The express fee provision in the Act should prevail and it does not permit the fees here ordered against Union because Union did not request a jury which is an express condition in the Act. Andress v. Bowlby, 773 P.2d 1265 (Okla.1989). An Oklahoma Supreme Court opinion must control rather than the court of appeals case of TXO Production Corp. v. Stanton, 847 P.2d 821 (Okla.App.1992).

The Nuisance Causes Of Action


The nuisance cause of action in the third party complaint by the Heinsohns against Exxon, and in the counterclaim against Union, presents several issues. The damages are asserted to have been caused by the gas processing plants. These damages were in the nature of personal injuries, not in the sense of any permanent impairment, or long-term pain and suffering resulting from the nuisances, but inconvenience, anxiety, and annoyance which were of intermittent duration and of variable intensity.


Mesa and El Paso, as mentioned, settled the nuisance claims against them with the Heinsohns for a total of $100,000. The nuisance causes continued against Exxon and Union. This settlement amount is however an issue in the claims against Union and Exxon because it was deducted by the court from the jury award against Union and Exxon.


In addition to the question raised by Exxon and Union as to whether nuisances were proven, a basic question as to Oklahoma law arises as to damages. This issue basically is whether the award of future damages of the kind here sought was here permitted by Oklahoma law since the nuisances were temporary, that is, abatable, and were not asserted to be damaging to real estate, but were personal only. Briscoe v. Harper Oil Co., 702 P.2d 33 (Okla.1985), is an important case as to damages to land both permanent and temporary. The opinion does not decide the issue derived from permanent or temporary nuisances as here concerned.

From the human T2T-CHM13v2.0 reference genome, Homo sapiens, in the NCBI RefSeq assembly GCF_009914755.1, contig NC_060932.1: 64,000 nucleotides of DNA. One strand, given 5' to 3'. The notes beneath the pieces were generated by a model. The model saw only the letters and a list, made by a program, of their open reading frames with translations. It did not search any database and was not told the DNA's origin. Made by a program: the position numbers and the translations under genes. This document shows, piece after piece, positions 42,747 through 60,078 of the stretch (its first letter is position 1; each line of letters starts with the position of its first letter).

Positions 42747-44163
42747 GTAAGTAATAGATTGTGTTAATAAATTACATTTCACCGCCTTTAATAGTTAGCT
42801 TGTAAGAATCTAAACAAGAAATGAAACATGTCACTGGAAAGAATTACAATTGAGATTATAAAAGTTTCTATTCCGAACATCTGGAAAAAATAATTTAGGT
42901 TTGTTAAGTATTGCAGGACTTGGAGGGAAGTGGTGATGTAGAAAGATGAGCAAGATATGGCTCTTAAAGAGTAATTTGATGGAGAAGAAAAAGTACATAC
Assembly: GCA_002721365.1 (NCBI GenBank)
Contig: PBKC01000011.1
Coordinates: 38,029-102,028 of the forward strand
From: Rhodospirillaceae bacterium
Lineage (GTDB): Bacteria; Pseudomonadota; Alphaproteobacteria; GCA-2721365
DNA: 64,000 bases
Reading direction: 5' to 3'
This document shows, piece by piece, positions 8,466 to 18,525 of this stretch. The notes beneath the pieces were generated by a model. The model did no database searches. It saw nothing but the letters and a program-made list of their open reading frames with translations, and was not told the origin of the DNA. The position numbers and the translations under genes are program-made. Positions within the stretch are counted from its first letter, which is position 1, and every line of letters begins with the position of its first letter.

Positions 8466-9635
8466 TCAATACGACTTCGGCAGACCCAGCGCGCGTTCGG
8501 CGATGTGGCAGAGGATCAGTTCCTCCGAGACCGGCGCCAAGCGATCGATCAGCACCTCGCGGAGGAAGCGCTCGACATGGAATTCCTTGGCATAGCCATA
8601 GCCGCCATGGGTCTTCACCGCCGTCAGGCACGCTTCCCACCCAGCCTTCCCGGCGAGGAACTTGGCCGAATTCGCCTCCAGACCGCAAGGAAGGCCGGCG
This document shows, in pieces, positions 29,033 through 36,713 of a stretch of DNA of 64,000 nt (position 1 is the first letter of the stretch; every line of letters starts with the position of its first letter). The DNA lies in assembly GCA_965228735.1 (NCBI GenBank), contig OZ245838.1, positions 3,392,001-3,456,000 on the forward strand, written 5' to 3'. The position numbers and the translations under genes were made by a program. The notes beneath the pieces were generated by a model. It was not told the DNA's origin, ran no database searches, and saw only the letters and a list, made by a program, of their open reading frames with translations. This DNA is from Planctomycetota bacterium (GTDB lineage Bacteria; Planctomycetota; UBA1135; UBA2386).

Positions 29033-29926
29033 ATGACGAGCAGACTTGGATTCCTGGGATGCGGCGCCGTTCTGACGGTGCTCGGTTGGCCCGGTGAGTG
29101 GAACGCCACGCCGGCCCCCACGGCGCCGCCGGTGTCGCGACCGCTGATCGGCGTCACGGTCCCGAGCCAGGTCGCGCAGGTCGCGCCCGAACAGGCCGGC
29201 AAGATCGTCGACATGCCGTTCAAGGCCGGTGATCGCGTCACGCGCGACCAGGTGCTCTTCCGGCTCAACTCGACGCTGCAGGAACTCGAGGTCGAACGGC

Was There Sufficient Evidence For The Nuisance Claims To Go


To The Jury?


The Heinsohns' evidence was that they experienced the very unpleasant odor of hydrogen sulfide gas coming from the treatment plants which varied in intensity from time to time, and that this caused on occasion watery eyes and runny noses. It was unpleasant, but there was no competent medical evidence of any long-lasting personal injury. There was also testimony of fear and anxiety from possible breaks in the gas lines or accidents at the plants, and of personal inconvenience, discomfort, and annoyance. There were alarms occasionally sounded at the plants, and there were bright lights. It was accepted that gas with concentrated hydrogen sulfide can be poisonous and cause fatalities, but no such concentrations were shown to have existed or approached.


The evidence of Union and Exxon was that the plants were properly designed, and also that they were properly operated and had the necessary devices for effective operation. Their evidence as to dangers was that a serious accident was an extremely remote possibility.


The basic position of Union and Exxon was that the plants were approved by the reviews by a state environmental agency in applications for permits, and permits had been granted in accordance with Oklahoma statutes. Thus the companies assert that the plants could not be nuisances because they were not unlawful, and no failure of duty to them was shown by the Heinsohns as required by Oklahoma law.


Oklahoma Statutes, title 50, Sec. 1 (1988), defines a nuisance as:


"A nuisance consists in unlawfully doing an act, or omitting to perform a duty, which act or omission either:


"First. Annoys, injures or endangers the comfort, repose, health, or safety of others; or


"Second. Offends decency; or